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Monday, April 3, 2006
Annual Report of the Bank of Israel for 2005 issued

Annual Report of the Bank of Israel for 2005 issued
(Communicated by the Bank of Israel)
Jerusalem, 2 April 2006

In 2005, Israel's economic recovery continued and became even more firmly
based. GDP grew rapidly by 5.2 percent, led again by the business sector
which expanded by 6.6 percent. The integration of the Israeli economy into
the global economy continued apace.

Macroeconomic policies in 2005 achieved its three numerical objectives: The
rate of inflation at 2.4 percent was within the price-stability range, and
both the budget deficit at 1.9 percent of GDP and the increase in public
expenditure at about 0.3 percent were below their ceilings. Correspondingly
the public-debt/GDP ratio declined significantly, although it remains very
high in international terms.

The main goal of economic policy for the next few years should be to create
the necessary conditions for sustainable growth, which will raise the
overall economic well-being of Israelis, and make it possible to tackle
social problems, in particular that of poverty. To do this, economic policy
will need to maintain fiscal discipline, price stability and financial
stability, while promoting reforms that will improve infrastructures and
intensify competition in the economy. Alongside all these, a continuous
policy focused on reducing poverty is required.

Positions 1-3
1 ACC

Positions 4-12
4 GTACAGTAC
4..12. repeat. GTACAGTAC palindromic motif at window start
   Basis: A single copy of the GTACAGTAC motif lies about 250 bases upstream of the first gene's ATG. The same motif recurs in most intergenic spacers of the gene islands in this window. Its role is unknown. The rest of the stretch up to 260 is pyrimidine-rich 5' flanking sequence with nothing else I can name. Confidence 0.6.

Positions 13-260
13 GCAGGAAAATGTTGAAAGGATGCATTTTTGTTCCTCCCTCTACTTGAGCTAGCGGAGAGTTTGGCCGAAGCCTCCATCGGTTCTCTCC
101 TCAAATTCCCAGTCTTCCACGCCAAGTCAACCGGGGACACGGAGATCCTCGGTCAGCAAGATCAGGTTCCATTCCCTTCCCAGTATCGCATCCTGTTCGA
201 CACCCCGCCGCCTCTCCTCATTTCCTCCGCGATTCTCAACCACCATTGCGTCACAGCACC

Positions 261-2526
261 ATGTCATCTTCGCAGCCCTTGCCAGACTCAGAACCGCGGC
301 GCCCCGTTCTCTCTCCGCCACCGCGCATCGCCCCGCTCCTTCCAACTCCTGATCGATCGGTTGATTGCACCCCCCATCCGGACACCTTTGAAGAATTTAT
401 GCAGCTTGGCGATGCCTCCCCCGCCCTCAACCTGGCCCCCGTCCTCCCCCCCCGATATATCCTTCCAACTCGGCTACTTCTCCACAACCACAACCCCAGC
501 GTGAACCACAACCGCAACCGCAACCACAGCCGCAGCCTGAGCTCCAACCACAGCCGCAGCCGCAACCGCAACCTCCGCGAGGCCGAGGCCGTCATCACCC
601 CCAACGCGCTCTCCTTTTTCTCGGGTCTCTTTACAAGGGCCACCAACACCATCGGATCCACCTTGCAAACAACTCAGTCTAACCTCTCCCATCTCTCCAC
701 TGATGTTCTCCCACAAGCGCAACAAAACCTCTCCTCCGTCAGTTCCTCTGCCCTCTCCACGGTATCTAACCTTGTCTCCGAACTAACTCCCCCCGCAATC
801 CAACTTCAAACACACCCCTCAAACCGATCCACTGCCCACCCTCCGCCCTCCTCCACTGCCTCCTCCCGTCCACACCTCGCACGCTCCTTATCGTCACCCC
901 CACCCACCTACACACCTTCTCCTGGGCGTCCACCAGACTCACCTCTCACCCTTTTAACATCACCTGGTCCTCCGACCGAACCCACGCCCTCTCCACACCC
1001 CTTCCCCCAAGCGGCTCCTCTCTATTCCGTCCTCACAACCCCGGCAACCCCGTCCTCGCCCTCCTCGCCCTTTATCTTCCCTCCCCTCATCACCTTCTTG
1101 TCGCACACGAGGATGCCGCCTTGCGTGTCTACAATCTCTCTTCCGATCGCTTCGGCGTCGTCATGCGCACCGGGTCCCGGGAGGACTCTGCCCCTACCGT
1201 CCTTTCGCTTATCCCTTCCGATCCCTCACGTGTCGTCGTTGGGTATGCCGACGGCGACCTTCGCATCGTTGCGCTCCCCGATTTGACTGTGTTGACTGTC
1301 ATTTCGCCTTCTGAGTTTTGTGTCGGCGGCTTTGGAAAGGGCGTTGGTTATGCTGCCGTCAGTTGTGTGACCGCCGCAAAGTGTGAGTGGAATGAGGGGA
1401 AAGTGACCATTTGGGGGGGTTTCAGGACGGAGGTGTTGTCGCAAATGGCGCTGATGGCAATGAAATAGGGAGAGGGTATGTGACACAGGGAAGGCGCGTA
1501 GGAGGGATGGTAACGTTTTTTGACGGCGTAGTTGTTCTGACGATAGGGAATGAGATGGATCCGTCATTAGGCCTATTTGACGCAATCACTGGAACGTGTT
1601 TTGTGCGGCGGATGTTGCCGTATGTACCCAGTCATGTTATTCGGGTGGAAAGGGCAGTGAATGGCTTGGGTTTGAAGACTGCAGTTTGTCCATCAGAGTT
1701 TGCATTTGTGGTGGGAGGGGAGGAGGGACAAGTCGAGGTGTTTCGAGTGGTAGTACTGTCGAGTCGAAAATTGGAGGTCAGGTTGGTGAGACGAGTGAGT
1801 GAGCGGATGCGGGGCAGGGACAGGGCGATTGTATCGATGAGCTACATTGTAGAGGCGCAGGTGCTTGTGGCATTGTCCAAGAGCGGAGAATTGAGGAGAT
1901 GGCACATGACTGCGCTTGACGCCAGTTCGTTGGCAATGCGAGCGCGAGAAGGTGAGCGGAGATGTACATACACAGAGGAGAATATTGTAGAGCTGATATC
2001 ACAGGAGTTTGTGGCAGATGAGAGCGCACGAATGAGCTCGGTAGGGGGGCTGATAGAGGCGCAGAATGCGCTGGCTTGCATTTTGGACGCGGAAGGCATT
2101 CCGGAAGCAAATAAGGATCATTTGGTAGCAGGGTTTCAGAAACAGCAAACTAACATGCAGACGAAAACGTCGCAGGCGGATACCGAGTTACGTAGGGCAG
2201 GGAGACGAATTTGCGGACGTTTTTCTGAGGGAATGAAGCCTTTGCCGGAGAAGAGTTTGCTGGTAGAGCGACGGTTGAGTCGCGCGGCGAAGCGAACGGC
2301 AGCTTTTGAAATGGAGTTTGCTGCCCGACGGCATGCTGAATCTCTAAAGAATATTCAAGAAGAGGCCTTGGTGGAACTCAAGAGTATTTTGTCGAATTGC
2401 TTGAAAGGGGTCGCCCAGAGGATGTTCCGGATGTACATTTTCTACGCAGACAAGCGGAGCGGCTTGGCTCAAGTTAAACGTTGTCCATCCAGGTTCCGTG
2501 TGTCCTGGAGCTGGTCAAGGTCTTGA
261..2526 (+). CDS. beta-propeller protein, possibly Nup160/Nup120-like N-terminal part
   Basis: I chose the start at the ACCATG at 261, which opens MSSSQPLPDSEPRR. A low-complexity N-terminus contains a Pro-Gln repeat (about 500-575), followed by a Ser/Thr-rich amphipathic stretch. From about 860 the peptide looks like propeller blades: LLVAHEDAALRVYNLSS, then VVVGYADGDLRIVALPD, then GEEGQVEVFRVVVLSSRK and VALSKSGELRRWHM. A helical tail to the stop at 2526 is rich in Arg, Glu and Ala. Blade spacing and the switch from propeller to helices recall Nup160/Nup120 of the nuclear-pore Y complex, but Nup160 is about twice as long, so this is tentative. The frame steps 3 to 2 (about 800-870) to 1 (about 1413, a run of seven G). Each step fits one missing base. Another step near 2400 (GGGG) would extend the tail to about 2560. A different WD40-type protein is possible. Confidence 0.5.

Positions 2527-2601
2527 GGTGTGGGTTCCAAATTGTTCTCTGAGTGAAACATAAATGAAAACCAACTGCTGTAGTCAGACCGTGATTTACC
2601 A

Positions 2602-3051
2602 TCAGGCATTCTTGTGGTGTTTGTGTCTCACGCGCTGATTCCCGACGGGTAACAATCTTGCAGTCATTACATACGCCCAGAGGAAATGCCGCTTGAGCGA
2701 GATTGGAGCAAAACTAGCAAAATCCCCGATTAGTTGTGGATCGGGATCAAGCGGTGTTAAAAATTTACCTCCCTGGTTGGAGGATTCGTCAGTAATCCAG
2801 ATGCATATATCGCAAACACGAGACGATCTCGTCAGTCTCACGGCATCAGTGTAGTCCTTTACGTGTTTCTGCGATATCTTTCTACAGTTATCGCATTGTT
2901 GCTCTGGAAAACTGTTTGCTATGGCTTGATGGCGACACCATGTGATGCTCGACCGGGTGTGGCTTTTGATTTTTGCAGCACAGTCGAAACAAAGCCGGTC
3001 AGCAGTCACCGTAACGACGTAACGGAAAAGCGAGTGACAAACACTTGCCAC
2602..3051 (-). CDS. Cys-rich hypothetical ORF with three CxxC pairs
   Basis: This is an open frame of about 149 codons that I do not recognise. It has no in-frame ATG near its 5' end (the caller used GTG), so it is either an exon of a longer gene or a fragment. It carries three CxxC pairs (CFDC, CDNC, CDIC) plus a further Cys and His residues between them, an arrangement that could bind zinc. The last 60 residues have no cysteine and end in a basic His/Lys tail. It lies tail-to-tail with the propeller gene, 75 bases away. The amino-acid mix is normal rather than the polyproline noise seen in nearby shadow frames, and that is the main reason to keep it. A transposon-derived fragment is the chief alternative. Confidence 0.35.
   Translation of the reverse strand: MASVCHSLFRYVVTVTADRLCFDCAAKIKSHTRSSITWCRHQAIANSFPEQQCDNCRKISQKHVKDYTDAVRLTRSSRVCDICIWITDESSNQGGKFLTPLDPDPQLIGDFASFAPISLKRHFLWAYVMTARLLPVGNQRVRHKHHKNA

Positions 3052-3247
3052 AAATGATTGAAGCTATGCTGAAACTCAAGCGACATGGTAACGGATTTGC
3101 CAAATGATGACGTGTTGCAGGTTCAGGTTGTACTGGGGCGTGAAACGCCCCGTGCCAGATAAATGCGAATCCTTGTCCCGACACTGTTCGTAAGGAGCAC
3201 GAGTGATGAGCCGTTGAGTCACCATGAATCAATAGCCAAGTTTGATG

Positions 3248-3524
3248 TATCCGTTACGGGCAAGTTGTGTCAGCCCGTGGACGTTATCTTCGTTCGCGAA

In 2005, Israel's economic recovery continued, and became even more firmly
based. GDP grew by 5.2 percent, led again by the business sector, which grew
by 6.6 percent. Improvements in the macroeconomic environment and in the
state of the economy were reflected in many ways. These included the decline
in unemployment from 9.8 percent at the end of 2004 to 8.8 percent at the
end of 2005, accompanied by increases in the rates of both employment and
labor force participation; the increase in the surplus in the current
account of the balance of payments; and positive developments in the capital
markets. The above points are taken from the Annual Report of the Bank of
Israel for 2005, which was presented today to the President, the Vice Prime
Minister and the Knesset Finance Committee.

The Report also states that Israel's economic growth was bolstered by the
continuation of strong global growth and the sustained improvement in the
security situation, as well as the steady implementation of a supportive
economic strategy. The macroeconomic policy mix combined fiscal discipline,
reflected in tight control of expenditure, a considerable reduction in the
deficit, and tax cuts, together with an accommodative monetary policy. These
made it possible to take advantage of the favorable underlying conditions,
and were a key factor in the positive reactions of the financial markets.

The integration of the Israeli economy into the global economy continued
apace in 2005: Imports currently constitute more than 40 percent of GDP, and
exports more than 35 percent; Israelis' investments abroad, direct and
portfolio, reached $10.1 billion; nonresidents' investments in Israel
totaled $10.8 billion; and nonresidents' participation in the NIS/forex
market rose to 49 percent. Integration into the global economy is vital for